The health services have been greatly undermined by years of conflict, frequent power cuts and grinding poverty.
Najlaa looked dejected when she found out about the rejection of her mother’s application, which came at short notice just one day before her third appointment on March 21.
“I had a stroke in my right leg in July and was rushed to Al-Hilal hospital in Gaza, I have a tumour on my spine and can’t risk a surgery as it will leave me paralysed for the rest of my life if I survived leukaemia, I can’t walk on my own because of the radiation and therapy,” she said.
She missed the March appointment due to the lateness of the rejection and was forced to go to a new appointment unaccompanied on April 19 at Augusta Victoria in East Jerusalem. She has to stay there for six weeks.
Except for residents of East Jerusalem, access of Palestinians from territories occupied by Israel since 1967 and the blockaded Gaza Strip is governed by the Israeli permit regime.
We brought Najlaa’s case to the attention of the Israeli military.
The Coordinator of Government Activities in the Territories (GOGAT), the Israeli military body dealing with civilian affairs in Gaza and the West Bank, would not comment on individual cases but said it has decided to reduce the movement between the Gaza Strip and the occupied West Bank as well as East Jerusalem since Hamas’ takeover of the strip in 2007. Only humanitarian cases are the exception, it said.
It added that “each request received by COGAT is individually assessed on its merits, receiving a thorough examination that involves all the relevant professional offices and subject to security considerations.”
Rights activists, however, argue that the Israeli permit system violates relevant international laws and hampers the right of free movement of the Palestinians.
Israel has further tightened the restrictions at the Erez checkpoint since the start of the pandemic in March 2020, which led to a dramatic decrease in the number of exits from Gaza. Hamas does not currently deny the exit of a Gaza patient unless they don’t get an Israeli permit and imposes a self-isolation period of 10 to 14 days at home when patients return to the strip.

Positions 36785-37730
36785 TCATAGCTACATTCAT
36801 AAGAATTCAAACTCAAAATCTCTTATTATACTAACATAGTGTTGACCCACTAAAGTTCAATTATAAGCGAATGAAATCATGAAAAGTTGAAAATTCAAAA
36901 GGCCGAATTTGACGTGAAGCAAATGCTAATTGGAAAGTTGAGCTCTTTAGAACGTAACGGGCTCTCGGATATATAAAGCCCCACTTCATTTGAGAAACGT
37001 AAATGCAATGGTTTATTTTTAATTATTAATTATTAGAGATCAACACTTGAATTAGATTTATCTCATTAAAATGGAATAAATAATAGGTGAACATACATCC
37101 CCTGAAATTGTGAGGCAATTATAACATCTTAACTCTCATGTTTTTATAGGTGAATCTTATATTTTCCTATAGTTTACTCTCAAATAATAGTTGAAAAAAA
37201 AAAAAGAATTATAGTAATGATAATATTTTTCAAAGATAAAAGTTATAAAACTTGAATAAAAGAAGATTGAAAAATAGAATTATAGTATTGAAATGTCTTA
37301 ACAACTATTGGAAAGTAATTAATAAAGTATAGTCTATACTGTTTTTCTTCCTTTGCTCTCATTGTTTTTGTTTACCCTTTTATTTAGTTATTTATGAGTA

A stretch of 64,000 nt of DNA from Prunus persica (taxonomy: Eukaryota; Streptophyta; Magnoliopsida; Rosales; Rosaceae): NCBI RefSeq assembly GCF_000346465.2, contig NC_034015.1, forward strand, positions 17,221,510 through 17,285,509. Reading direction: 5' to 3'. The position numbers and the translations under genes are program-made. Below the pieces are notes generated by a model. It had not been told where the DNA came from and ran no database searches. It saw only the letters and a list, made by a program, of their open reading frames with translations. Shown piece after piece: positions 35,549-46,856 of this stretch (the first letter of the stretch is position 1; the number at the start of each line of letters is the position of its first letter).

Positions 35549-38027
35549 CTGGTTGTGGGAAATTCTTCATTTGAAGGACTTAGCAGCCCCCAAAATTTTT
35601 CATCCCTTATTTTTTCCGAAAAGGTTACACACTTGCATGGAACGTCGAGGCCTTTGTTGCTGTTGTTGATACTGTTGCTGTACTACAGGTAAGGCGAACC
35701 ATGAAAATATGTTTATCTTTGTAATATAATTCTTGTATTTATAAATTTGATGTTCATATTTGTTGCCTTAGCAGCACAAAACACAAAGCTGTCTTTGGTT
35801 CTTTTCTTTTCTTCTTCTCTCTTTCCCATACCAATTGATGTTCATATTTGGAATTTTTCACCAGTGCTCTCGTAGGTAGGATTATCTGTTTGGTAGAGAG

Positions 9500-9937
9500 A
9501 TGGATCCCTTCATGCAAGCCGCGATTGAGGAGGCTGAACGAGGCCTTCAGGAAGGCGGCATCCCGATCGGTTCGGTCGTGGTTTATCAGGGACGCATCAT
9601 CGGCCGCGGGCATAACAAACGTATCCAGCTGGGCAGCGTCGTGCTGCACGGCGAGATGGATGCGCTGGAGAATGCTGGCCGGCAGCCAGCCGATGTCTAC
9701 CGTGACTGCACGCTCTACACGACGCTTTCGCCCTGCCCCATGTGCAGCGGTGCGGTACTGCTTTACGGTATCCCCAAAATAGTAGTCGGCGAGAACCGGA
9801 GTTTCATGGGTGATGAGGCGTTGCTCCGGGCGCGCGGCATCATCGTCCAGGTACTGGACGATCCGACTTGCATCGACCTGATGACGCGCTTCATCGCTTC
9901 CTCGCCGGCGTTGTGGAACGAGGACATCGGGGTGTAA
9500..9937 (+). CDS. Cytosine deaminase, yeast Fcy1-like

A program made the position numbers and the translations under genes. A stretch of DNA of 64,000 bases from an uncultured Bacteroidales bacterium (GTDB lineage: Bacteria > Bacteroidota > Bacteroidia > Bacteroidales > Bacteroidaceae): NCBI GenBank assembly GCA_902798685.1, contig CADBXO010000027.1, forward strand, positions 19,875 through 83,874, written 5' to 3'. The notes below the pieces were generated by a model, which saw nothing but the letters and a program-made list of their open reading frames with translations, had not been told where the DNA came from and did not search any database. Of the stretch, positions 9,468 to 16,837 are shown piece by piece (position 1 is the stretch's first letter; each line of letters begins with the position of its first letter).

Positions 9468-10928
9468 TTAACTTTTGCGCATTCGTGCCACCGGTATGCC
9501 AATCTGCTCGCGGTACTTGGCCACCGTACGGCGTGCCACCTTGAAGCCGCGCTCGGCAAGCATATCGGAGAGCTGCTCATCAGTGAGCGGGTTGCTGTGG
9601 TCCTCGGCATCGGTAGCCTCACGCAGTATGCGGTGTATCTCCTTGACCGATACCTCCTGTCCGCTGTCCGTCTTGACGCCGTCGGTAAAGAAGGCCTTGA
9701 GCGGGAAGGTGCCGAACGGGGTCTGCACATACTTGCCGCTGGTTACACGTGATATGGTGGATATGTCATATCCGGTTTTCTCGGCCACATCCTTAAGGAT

“Israel’s ongoing control over movement through Gaza’s crossing points to Israel and the West Bank, comes with legal obligations toward the population living under its control. According to international law, it must facilitate normal life in the Strip, including allowing access for civilians and civilian goods, and establish reasonable and proportionate security measures,” says Miriam Marmur the International Media Co-ordinator at Gisha, an Israeli not-for-profit organisation whose goal is to protect the freedom of movement of Palestinians, especially Gaza residents.
The Palestinian Centre for Human Rights, which works in close coordination with Gisha and advocates for the Gaza patients who are denied permits or have their applications delayed, urges the Israeli authorities to consider permits carefully as it could be a matter of life or death for some cases.
Najat, the mother, is bracing herself to fill in the permit application all over again with the hope of catching up with her daughter.
“I have to go to her and keep trying. No treatment in Gaza. There’s nothing in Gaza,” she said.
Ahmed Maher – senior Correspondent, Abu Dhabi
Additional reporting Salem Al Rayyas in Gaza